area of the spar. Strength is proportional to the moment of inertia
of the cross-section of the spar. For a clear, entry-level discussion
of relative mass and strength for hollow spars, see Jim
Michalak’s discussion of hollow spars in his newsletter
from February 2000.
The table at right (click to enlarge)
shows the results of these calculations for spars with O.D. of
1, 2, 3, and 4inches and with varying I.D. values.
After using the WoodenBoat article
to calculate stave dimensions for spars with O.D. of 1, 2, 3,
and 4 inches, the second set of formulas was used to calculate
the actual resulting spar diameters. The next table shows the
results. (click to enlarge)
Note in the first table that for
all spar O.D. values, if the ratio H/L is 0.500 (see entries highlighted
in yellow) then the mass relative to a solid spar is always 56
% and the strength is always 81% of that for a solid spar. This
is also shown in the second table where L and H have been selected
in all four calculations by using the rules-of thumb as given
in WoodenBoat. The rules-of-thumb are said to provide stave dimensions
giving spars with an O.D. of 1, 2, 3, and 4 inches. However, the
actual spar O.D. is always 2.4% high or about 1/16 inch for a
3-inch spar. This error of less than 1/16 inch for spars of less
than 3-inch O.D. is well within acceptable error for small boat
I have not tried to verify the
wall thickness needed to meet accepted scantlings for wooden boat
spars. However, the WoodenBoat article quotes the Connecticut
boat builders (Wright and Duke) as saying that “the formula
to determine the thickness of the staves perfectly matches the
recommendations for hollow round masts in Skene’s Elements
of Yacht Design by Francis S. Kinney.” The Connecticut
builders are further quoted in the WoodenBoat article, as follows:
|“Wright and Duke feel that this formula results in
an excessive wall thickness for small-craft masts and is more
appropriate for larger yachts having spars of spruce. Their
experience has proven that you can make the thickness as little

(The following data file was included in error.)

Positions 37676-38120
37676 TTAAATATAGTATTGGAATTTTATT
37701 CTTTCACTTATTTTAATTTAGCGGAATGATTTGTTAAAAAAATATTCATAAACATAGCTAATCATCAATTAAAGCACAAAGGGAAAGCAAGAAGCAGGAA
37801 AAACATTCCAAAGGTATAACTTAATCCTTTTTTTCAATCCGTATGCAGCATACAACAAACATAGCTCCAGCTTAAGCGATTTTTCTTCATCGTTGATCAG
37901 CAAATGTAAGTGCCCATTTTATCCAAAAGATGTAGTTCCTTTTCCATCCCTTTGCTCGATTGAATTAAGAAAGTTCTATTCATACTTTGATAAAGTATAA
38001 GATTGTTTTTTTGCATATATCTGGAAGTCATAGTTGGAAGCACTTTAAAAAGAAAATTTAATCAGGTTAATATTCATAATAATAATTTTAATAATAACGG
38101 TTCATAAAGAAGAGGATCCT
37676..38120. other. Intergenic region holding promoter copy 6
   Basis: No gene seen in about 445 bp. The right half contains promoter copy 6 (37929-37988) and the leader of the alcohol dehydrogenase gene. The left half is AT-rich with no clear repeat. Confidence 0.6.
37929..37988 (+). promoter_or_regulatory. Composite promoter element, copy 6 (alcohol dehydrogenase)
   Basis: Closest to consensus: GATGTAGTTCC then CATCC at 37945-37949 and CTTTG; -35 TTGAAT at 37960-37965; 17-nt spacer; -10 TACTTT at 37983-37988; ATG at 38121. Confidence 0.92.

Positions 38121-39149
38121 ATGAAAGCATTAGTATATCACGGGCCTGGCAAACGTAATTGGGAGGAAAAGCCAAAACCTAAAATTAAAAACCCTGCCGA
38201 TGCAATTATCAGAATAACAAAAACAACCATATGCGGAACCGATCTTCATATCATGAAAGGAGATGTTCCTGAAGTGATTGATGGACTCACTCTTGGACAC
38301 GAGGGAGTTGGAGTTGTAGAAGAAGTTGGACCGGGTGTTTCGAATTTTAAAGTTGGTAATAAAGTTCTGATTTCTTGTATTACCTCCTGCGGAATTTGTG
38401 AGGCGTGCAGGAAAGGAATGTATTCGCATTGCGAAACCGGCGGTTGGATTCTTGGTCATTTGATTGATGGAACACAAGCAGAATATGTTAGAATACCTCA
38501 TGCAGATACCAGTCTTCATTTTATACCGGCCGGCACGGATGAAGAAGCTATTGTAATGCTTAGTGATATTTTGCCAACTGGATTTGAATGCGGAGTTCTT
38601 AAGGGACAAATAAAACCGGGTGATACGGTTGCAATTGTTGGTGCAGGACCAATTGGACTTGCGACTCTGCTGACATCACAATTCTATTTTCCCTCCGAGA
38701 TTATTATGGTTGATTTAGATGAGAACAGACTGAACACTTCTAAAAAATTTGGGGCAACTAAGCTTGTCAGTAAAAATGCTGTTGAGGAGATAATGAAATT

as 0.10 times the major diameter for very small, light boats.
They use a factor of 0.15 for clear Douglas fir, since it
is stronger than spruce in every way.”
So, it seems safe, and perhaps
overly conservative, to apply these rules-of-thumb for development
of hollow wooden spars for small boats.
This analysis supports the use
of the mysterious engineer’s rules-of-thumb for Bird’s
Mouth spar development as presented in WoodenBoat. He had obviously
“done his work” well as spars resulting from the use
of his rules-of-thumb will result in a circular spar very near
the intended dimensions and with more than adequate strength for
small boats. And they will give a reduction in spar weight of
about 44% while retaining 81% of the strength of a solid spar.
(A 62% improvement in the strength-to-weight ratio!)
Given that the “Rules-of-Thumb”
can provide reasonable and useable stave dimensions, the equations
presented here may seem to be over-kill and unnecessary. However,
they can be useful in at least two situations. First, they can
be used to determine how much to taper the staves (reduction in
L) to achieve a given O.D. at the end of a tapered spar. Second,
they can be used to calculate the inside diameter resulting from
given stave dimensions, allowing estimates to be made of the strength
and mass of the spar.
And, perhaps most importantly,
they provide a documented basis to support knowledgeable use of